It’s no secret that Melvin Brewing gets inspired by Japan (just visit one of our brewpubs and check the TV) so it makes us feel all warm and fuzzy inside when craft beer fans in the Land of the Rising Sun give us a thumbs up. Where in the world is Melvin Brewing? Let Sales and Marketing Guru Travis Cook take you on a wild ride through the streets of Tokyo via excerpts from his diary, ahem, field notebook.
11/13/18: I got the call from [Melvin Brewing founder] Jeremy Tofte. Melvin Brewing was signed up to pour at the American Craft Beer Experience in Tokyo, Japan. Think Great American Beer Festival, but in the ‘80s, with 30 American breweries represented and about 1,000 people in attendance at each session. We were also scheduled to make a collaboration beer with Ushitora Brewery. So, I had to step in and bring the Melvin swagger to Nippon! John Fayman, Melvin investor and owner of Backcountry Pizza and Goed Zuur, decided to join me for the shenanigans.
For the collab brew, we decided on the (maybe?) next big thing: Brut IPA.
Luckily Brewers Supply Group is right in my backyard in Denver, so I grabbed a bottle of the amylase enzyme needed for this fancy new brew and packed it up with my 2x4 Onesie, trusty Boomcase, and Melvin swag.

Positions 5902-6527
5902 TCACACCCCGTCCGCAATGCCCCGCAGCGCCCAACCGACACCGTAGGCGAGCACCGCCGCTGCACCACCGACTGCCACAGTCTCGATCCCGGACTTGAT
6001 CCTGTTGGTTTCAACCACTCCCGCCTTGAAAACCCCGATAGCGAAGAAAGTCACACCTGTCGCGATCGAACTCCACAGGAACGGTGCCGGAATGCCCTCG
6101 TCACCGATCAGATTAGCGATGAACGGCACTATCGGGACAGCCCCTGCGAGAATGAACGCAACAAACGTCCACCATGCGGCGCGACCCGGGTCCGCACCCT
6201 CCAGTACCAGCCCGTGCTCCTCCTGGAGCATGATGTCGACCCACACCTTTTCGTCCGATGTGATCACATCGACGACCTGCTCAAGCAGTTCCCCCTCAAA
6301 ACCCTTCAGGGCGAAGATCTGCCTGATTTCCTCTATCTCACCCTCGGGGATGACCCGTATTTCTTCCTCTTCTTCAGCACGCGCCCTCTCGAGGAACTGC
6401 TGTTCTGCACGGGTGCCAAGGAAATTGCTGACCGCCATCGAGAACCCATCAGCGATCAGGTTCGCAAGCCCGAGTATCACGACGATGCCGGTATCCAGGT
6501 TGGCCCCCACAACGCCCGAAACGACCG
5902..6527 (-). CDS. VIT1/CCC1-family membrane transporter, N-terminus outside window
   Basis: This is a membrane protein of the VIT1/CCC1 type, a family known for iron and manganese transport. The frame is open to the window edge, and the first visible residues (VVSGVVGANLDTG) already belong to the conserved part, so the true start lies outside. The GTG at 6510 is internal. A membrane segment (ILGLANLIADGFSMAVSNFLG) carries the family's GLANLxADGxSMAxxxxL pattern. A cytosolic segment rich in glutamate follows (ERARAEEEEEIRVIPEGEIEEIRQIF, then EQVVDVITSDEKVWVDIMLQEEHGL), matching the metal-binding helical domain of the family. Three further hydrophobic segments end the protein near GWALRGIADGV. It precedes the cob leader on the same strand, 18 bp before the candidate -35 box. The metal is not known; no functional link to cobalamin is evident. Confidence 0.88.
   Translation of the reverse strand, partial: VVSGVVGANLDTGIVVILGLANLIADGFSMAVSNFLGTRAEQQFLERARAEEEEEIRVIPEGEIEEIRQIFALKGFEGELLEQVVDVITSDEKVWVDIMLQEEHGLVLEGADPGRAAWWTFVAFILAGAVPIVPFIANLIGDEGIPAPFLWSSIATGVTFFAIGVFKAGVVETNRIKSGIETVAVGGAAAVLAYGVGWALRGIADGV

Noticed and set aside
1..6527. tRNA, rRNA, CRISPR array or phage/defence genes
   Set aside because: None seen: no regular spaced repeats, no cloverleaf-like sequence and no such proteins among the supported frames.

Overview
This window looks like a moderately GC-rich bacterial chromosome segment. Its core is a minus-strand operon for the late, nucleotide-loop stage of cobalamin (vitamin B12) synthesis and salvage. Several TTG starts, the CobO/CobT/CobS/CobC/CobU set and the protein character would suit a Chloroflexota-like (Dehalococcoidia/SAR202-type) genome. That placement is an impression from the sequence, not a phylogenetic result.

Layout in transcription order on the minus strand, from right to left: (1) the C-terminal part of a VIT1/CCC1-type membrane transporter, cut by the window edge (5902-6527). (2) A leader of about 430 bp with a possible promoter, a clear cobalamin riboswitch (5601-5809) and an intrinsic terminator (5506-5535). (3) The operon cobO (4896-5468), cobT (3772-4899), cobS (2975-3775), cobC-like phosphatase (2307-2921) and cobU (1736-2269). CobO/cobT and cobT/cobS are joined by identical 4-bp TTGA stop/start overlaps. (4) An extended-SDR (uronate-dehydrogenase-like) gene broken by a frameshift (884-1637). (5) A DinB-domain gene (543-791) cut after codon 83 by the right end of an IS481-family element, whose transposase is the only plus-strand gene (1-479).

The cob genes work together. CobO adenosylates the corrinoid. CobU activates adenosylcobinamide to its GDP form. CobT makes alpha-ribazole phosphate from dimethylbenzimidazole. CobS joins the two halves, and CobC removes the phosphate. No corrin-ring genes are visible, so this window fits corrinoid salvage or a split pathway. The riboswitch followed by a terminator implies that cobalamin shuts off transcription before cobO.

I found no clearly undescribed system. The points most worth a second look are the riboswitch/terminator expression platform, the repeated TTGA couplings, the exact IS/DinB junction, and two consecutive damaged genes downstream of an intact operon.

11/14/18: Homeland Security definitely tagged my bag for inspection, but we made the 12 hour flight and Monorail ride (insert Simpsons quote here) to Hamamatsucho safe and sound. We had tap takeover events planned every night, so no time to think about jet lag.
I showered, changed clothes, and and met Jason Koehler, our importer and owner of DevilCraft Brewing, who you may remember from hits such as the BR-808. He and his wife own three brewpubs, and we tapped some beers at the Hamamatsucho location. I was immediately greeted with enthusiastic fans who knew our beer!
There were mentions of 2x4 Day and drinking two full one liter steins of double IPAs…I was thoroughly impressed. Really throughout the entire trip I was impressed by how fresh our beer was and how it was holding up after the fantastic voyage in one-way kegs.